I have previously posted aids to WARBLER ID (1); WARBLER ID (2), a pitfall-fraught area that continues to baffle me despite books, online resources, futile stabs in the dark etc. For each species the male differs from the female, and both differ from juvenile / maturing birds. And this all depends to some extent on the season. Here’s a speckled warbler photographed recently at the Delphi Club, Abaco, for which there are various candidates ranging from the distinctly possible to the frankly completely-unlikely-but-astounding-if-it-turned-out-to-be-true Kirtland’s Warbler. These are seen and positively identified vanishingly rarely on Abaco – maybe one or two a year, and invariably in winter. But what if one decided to stay behind for the summer… And to those who say “Prairie, dimwit”, I reply “…but their speckles don’t cover their entire fronts”.
I’m throwing this open, because although I have a view I’d like to see what others come up with. Craig? Avian101? Avian3? Margaret H? Other birding followers? Are you out there? Leave a comment (see small-print blurb at the bottom of the post) or email me at firstname.lastname@example.org The bird was a bit reluctant to be photographed, but I managed to get a side view, a ‘full-frontal’ and a head shot. Any ideas?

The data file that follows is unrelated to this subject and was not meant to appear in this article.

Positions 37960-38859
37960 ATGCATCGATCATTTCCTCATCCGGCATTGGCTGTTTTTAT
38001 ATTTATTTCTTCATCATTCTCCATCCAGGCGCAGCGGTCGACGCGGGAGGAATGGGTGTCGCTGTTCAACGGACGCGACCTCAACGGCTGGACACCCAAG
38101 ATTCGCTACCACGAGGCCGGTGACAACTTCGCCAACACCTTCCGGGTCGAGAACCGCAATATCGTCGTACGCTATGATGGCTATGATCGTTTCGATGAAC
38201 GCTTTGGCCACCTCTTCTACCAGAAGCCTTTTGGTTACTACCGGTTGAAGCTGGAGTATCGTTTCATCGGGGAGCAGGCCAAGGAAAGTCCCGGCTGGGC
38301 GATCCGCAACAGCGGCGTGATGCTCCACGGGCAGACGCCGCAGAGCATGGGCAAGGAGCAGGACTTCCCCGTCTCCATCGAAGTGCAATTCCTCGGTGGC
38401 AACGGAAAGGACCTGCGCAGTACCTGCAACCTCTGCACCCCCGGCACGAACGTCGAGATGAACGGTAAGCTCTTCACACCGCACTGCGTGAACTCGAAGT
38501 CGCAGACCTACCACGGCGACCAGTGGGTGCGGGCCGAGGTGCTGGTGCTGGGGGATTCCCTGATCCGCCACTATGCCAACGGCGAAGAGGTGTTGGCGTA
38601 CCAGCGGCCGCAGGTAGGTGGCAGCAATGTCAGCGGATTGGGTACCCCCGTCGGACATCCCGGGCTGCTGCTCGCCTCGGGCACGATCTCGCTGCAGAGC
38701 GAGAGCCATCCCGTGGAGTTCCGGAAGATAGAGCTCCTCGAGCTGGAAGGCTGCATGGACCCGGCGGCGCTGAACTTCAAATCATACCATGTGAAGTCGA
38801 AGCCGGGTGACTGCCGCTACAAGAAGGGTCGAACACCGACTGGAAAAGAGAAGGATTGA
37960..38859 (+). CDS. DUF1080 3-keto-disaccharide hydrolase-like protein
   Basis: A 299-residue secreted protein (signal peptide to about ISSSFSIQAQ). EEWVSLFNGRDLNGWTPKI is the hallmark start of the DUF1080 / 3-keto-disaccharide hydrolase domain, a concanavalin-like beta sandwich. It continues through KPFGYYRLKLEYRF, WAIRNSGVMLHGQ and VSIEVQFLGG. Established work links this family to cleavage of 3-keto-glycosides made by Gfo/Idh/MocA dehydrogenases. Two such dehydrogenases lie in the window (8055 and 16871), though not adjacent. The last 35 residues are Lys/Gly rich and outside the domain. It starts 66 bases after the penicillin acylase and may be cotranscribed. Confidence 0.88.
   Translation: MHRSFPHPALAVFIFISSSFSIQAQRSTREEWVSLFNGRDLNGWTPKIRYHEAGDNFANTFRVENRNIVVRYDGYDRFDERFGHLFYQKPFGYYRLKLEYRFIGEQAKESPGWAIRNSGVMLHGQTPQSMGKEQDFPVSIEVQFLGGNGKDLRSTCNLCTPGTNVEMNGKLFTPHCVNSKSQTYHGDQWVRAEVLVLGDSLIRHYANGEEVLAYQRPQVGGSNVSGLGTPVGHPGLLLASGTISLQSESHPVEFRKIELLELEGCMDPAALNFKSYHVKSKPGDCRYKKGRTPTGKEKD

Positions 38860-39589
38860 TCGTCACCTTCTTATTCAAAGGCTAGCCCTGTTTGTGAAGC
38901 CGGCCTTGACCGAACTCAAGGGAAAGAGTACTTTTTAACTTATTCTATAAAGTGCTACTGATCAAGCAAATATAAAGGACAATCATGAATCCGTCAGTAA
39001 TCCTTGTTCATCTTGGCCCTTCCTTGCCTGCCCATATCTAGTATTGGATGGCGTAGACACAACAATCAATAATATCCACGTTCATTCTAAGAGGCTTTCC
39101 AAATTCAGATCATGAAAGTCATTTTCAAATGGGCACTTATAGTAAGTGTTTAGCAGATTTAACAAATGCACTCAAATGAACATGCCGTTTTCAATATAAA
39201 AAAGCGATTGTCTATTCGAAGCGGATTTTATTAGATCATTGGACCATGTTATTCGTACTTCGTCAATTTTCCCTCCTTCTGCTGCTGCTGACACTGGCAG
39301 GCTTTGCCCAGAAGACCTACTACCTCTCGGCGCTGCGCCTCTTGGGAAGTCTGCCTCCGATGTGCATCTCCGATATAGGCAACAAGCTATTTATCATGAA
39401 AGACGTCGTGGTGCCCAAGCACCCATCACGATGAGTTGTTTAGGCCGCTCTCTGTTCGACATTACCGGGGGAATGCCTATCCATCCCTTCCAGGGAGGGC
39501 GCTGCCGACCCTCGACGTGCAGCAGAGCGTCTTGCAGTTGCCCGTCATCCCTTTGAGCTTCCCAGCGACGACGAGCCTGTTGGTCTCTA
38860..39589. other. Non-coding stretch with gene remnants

UPDATEThanks to all who came up with suggestions – it’s interesting how opinion on warbler species varies, even with quite clear close-ups to judge from. The first past the post is… Dr Elwood D Bracey (Fl), to whom many thanks. It’s a female CAPE MAY WARBLERDendroica tigrina. The runner-up is (amazingly) myself – I had it down for a Cape May juvenile, because I thought it looked a bit on the fluffy side… Also, its eye-patches (photo 3) are grey rather than brown, and I took their colouring to be a work in progress. There’ll be some more ID queries from our recent batch of Abaco photos – not just birds, but flowers & shells as well. All contributions will be welcome…